Town Opens Ice Skating at Mead Pond [PHOTOS, VIDEO]

First night of ice skating at Mead Pond Feb 18 2015
Town parks officials plan on Wednesday afternoon opened Mead Pond for ice skating, restoring a longstanding town tradition that’s been absent for six years. With ice more than 10 inches thick on the pond, the Department of Public Works went over the surface with a snowplow late in the morning, blew extra snow off of the ice around lunchtime and then opened the pond, keeping it going under lights through 10 p.m., Parks Superintendent John Howe. The DPW will check ice thickness each day, he said. Recreation Director Steve Benko said the difficulty in the past has been that sustained cold such as New Canaan has seen these past few weeks has been interspersed with rainy or warmer days. “We never get a chance to get it done, but it seems now like we have a little time,” Benko said.

Town Tradition Fading: Six Years Since New Canaan Had Ice Skating on Mead or Mill Pond

It was Dec. 31, 1993, and this thought came to Cam Hutchins as he—3-month-old daughter in his arms, bundled up in a snuggie—followed the sound of a slapshot toward Mead Pond, where dozens of ice skaters wobbled or glided over a frozen sheet of ice, illuminated by parking lot lights and set that New Year’s Eve against a backdrop of Christmas lights: “As she gets older, we can do this.”

“This” being a cherished New Canaan tradition: Ice skating on Mead or Mill Pond. Hutchins, a 1977 New Canaan High School graduate, recalls the fires burning in the Lions Den at Mill Pond during his Center School days. “All winter long, it seemed like we were always going to Mill Pond,” he recalled. “Skating there on the weekends was a big deal.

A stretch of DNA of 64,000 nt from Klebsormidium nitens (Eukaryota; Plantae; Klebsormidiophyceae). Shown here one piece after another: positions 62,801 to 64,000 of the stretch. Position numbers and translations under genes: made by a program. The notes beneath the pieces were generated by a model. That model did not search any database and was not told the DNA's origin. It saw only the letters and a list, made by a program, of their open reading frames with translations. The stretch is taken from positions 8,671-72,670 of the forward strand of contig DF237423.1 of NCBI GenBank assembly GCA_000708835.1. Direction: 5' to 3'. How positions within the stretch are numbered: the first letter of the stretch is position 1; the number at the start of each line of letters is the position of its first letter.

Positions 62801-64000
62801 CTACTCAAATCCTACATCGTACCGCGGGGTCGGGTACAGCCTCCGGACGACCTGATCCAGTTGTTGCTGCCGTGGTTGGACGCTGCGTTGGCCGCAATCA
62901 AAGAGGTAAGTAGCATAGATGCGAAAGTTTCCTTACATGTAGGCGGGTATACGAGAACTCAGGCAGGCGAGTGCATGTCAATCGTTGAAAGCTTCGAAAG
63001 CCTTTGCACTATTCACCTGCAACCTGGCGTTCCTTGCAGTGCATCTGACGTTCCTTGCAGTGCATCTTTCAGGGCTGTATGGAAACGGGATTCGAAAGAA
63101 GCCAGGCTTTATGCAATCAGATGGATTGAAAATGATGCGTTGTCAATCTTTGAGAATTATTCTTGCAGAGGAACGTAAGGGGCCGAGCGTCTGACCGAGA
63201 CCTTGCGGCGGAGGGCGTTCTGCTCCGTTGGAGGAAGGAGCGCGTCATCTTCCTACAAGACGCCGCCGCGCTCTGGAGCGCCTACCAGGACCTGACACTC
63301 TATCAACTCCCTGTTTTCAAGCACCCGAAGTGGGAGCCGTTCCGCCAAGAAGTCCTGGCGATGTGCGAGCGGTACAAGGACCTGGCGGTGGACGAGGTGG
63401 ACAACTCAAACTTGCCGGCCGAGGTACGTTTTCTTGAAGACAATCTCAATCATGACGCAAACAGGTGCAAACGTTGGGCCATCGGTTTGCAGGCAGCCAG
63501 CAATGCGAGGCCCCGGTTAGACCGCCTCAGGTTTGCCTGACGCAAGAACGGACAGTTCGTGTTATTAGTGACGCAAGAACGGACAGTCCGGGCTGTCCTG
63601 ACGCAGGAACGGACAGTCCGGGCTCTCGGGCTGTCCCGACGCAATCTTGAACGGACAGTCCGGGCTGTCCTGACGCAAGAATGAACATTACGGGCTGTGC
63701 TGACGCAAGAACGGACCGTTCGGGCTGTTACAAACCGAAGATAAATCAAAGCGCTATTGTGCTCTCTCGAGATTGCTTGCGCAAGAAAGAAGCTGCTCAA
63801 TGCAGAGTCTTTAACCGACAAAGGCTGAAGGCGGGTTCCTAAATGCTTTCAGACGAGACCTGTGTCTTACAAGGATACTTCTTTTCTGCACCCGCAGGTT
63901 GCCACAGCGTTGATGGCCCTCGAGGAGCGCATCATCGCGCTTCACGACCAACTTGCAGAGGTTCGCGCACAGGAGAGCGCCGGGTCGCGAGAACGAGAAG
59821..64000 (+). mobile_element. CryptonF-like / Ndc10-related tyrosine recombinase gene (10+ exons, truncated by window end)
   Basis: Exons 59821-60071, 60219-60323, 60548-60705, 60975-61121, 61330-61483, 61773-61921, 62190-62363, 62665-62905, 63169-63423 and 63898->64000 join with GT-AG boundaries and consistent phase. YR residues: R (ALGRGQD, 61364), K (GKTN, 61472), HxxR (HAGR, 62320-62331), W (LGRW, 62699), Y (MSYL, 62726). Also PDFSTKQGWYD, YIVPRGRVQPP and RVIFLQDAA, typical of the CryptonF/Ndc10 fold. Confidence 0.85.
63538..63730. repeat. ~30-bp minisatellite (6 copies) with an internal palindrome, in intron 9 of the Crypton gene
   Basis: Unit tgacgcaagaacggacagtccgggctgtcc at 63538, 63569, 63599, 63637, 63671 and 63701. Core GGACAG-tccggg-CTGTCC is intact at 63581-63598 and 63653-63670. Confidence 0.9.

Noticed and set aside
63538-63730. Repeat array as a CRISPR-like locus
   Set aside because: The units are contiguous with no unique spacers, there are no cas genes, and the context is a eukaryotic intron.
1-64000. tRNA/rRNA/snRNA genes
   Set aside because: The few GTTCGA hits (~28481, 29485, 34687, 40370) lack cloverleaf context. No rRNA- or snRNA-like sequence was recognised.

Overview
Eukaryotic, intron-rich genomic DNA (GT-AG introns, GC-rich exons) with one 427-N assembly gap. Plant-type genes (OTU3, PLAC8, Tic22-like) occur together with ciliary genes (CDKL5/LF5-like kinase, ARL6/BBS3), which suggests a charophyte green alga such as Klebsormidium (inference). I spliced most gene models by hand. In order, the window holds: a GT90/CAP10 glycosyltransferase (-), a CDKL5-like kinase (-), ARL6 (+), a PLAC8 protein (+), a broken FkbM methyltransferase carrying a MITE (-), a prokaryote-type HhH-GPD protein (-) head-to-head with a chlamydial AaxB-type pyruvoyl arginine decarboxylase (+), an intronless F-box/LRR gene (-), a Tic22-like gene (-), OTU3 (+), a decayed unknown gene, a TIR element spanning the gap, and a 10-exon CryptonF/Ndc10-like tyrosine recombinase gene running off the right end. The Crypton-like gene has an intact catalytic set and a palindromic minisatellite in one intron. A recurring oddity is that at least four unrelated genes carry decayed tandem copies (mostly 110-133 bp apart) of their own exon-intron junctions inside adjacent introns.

Town Eyes Plan to Screen, Sell Dredged Material from Mill, Mead Ponds

Town officials are looking into whether the organic material dredged from Mead and Mill Ponds—long piled near the southeast corner of Waveny, in an open area known as the “corn field”—could be treated and sold at a profit for municipal coffers. It isn’t clear just how much of the approximately 30,000 total yards of material could be screened and sold—say, upwards of $15 per cubic yard—because some of it may be too “bony” (too many rocks) or too organic, said Tiger Mann, assistant director of the New Canaan Department of Public Works and senior engineer for the town. The DPW is putting together a proposal that will include a cost-benefit analysis—how much would it cost to screen the dredged material (mostly decomposed leaves) and then how much could New Canaan fetch for it, Mann said. When developed, the proposal would need backing from the Park & Recreation Commission and Board of Selectmen (approving the contract for the screener and revised cost of selling the material). Park & Recreation Commissioner Doug Richardson at the group’s monthly meeting on Thursday said one contractor has been paying about $8 per yard for 4,000 yards of unscreened material.

Mallozzi: ‘Iconic’ New Canaan Pond Skating Missing This Winter


via YouTube

Though we’ve seen one of the harshest winters in memory—with plenty of freezing temperatures—New Canaan is missing one of its “iconic” pastimes, the town’s highest elected official said. First Selectman Rob Mallozzi said he remembers skating on Mead and Mill Ponds as a child, teen and with his own kids. Yet this year “it just isn’t happening,” Mallozzi told New Canaanite. The first selectman offers up one possible reason: The tons of salt that road crews use to make sure motorists can get around town as quickly as possible.